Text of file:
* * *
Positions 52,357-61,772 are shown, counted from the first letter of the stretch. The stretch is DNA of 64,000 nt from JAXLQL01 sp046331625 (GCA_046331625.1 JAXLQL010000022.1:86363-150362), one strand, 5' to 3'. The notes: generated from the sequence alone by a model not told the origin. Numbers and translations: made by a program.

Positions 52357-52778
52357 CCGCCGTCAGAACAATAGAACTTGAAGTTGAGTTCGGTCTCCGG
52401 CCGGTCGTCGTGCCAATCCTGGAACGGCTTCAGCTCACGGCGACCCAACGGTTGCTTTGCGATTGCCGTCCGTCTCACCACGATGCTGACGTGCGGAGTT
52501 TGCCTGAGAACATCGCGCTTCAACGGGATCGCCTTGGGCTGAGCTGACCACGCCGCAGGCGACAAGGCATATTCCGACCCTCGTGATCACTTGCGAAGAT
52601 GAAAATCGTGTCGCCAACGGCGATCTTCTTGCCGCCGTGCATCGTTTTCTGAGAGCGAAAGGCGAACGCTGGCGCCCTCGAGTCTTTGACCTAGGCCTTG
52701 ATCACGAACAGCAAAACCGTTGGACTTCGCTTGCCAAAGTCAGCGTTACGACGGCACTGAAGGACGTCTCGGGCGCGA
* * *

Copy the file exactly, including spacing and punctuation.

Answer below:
Positions 52,357-61,772 are shown, counted from the first letter of the stretch. The stretch is DNA of 64,000 nt from JAXLQL01 sp046331625 (GCA_046331625.1 JAXLQL010000022.1:86363-150362), one strand, 5' to 3'. The notes: generated from the sequence alone by a model not told the origin. Numbers and translations: made by a program.

Positions 52357-52778
52357 CCGCCGTCAGAACAATAGAACTTGAAGTTGAGTTCGGTCTCCGG
52401 CCGGTCGTCGTGCCAATCCTGGAACGGCTTCAGCTCACGGCGACCCAACGGTTGCTTTGCGATTGCCGTCCGTCTCACCACGATGCTGACGTGCGGAGTT
52501 TGCCTGAGAACATCGCGCTTCAACGGGATCGCCTTGGGCTGAGCTGACCACGCCGCAGGCGACAAGGCATATTCCGACCCTCGTGATCACTTGCGAAGAT
52601 GAAAATCGTGTCGCCAACGGCGATCTTCTTGCCGCCGTGCATCGTTTTCTGAGAGCGAAAGGCGAACGCTGGCGCCCTCGAGTCTTTGACCTAGGCCTTG
52701 ATCACGAACAGCAAAACCGTTGGACTTCGCTTGCCAAAGTCAGCGTTACGACGGCACTGAAGGACGTCTCGGGCGCGA